Migraine is an acute form of headache affecting more women than men. In some women suffering from migraine, the cyclic ovarian sex steroids may worsen the attacks during menses. Studies have also shown that these women improve with pregnancy when the menstrual cycle ceases.
Experimental studies have observed that estrogen withdrawal at the time of menses aggravates migraine and it can be reduced by supplementation of estrogen. Supplementation with progesterone does not show a similar effect. A study conducted by Lichen and colleagues also supports the role of estrogen withdrawal to be a trigger for worsening migraine in postmenopausal women. This is attributed to the down regulation of anti-inflammatory genes with decreasing estrogen concentration thereby increasing the neuronal excitability in women prone to migraine.
Loder et al in their review article have tried to focus on the various hormonal strategies that can be used for hormone induced migraines. Nonhormonal treatment methods used include nimesulide, triptans, naproxen, prostaglandin inhibitors, acupuncture, biofeedback etc. All the hormonal regimens target minimal fluctuation of the estrogen during the menstrual cycle. Some strategies used are as follows:
1) Estrogen supplements:
Estrogen has been used in different forms as gels, creams, subcutaneous or intradermal patches for supplementation. Different studies conducted to study the effects of estrogen supplementation did not prove to be conclusive due to methodological deficiencies. A double blind placebo controlled trial by Martin et al concluded that estrogen supplementation could even provoke a migraine attack in some women.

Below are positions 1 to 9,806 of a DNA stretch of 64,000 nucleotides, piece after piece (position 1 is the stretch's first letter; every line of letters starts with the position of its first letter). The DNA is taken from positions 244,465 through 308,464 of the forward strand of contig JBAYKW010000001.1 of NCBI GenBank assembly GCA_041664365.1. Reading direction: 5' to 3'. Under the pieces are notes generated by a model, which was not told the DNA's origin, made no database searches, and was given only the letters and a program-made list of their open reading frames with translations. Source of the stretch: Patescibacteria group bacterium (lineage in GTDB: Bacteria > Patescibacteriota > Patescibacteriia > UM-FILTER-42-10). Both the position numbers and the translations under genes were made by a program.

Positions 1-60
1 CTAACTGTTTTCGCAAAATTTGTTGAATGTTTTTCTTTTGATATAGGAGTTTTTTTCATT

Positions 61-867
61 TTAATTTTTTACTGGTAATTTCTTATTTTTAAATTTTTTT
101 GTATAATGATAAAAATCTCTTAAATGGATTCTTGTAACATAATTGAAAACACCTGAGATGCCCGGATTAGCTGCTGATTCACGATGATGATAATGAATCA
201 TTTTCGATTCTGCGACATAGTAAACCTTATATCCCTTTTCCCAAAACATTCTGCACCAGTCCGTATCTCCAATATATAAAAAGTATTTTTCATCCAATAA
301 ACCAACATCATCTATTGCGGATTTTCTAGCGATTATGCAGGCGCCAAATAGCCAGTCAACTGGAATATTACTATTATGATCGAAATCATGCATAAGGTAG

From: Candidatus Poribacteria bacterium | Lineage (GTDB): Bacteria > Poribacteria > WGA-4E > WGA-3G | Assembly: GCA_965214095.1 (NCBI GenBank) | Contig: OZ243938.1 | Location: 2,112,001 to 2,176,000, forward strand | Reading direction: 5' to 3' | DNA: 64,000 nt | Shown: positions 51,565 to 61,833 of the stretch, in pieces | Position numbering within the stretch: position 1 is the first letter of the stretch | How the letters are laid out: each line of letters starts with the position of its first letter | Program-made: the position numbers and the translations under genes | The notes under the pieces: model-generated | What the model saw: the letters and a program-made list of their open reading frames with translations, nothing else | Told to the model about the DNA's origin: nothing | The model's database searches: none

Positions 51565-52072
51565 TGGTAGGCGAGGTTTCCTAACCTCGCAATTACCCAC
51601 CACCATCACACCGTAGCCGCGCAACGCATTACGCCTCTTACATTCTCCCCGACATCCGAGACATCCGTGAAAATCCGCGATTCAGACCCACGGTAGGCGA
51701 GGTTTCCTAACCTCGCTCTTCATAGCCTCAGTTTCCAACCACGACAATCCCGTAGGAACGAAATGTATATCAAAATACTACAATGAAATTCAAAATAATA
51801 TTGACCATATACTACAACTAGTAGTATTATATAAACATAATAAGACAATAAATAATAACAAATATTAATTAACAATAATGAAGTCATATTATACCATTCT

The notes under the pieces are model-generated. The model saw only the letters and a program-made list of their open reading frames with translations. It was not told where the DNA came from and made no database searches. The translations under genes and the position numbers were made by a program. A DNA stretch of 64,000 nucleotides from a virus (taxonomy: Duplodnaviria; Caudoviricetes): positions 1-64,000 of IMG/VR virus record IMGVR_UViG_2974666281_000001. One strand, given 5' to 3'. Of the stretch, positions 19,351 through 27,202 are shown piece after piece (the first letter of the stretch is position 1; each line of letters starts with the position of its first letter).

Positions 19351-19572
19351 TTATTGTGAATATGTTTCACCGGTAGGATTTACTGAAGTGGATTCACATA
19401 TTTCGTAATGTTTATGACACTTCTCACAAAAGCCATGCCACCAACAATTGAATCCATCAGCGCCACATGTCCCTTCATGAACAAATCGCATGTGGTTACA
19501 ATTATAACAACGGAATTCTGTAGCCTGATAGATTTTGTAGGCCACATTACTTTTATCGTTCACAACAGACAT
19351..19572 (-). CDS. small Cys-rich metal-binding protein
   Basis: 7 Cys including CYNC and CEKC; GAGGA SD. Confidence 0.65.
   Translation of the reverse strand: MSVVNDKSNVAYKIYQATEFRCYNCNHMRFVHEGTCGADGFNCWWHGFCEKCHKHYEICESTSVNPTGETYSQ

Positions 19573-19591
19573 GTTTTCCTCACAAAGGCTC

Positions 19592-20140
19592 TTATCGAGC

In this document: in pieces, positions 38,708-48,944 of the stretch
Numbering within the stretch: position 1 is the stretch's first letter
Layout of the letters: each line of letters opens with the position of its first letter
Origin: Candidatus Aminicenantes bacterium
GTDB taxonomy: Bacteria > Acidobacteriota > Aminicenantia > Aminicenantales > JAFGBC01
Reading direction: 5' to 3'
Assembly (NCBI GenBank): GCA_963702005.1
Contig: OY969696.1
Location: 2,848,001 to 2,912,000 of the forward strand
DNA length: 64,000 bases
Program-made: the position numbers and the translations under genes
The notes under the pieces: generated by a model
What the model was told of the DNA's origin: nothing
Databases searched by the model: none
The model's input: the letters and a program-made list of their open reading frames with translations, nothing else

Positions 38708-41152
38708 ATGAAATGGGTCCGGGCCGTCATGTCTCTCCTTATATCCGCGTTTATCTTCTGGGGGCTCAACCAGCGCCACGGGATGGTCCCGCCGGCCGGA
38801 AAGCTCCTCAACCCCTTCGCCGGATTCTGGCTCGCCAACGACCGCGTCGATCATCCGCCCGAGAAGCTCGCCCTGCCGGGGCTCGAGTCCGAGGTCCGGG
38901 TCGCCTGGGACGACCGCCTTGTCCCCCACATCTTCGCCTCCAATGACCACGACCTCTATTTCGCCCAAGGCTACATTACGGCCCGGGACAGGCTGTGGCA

2) Modifying the contraceptive regimen:
Migraine attacks among users of oral contraceptives have often been linked to the 7-day pill free duration of the conventional 21-day regime. Addition of estrogen for supplementation and extending the duration of continuous oral contraceptive use not only improves headaches but also provides contraception. Long acting estrogens used as transdermal patches used have raised concerns in the FDA about their safety issues.
3) Other treatment methods:
Tamoxifen, an estrogen modulator is often used for the treatment of breast cancers may have some benefits on menstrual migraine. However, Tamoxifen is poorly tolerated by breast cancer affected women and hence its long-term use for migraine is unlikely to hold promise. Danazol, a synthetic steroid has also been tried for hormone induced migraine in women. Larger studies are required to establish its efficacy for menstrual migraines. Phytoestrogens like black cohosh, soy isoflavonones and dong quai have also being investigated for their potential to benefit women with hormone induced migraine.
Hormonal treatment of migraines induced in the menopausal period:
The decreasing concentration of estrogens during menopause is known to exacerbate migraine in the perimenopausal period in women. It is also seen in postmenopausal women who take hormone replacement therapy (HRT) to relieve symptoms of menopause. Evidence on HRT suggests that intermittent HRT often aggravates symptoms while continuous HRT tends to reduce migraine in women.
Clinical evidence indicates that hormonal treatments need further investigation before they can be used as first line therapy for hormone induced migraines. Appropriate screening for risk factors is very important before considering hormones to treat hormone induced migraines.
Elizabeth Loder, Paul Rizzoli, Joan Golub. Hormonal Management of Migraine associated with menses and the menopause: A clinical review. Headache Feb 2007; 329 – 340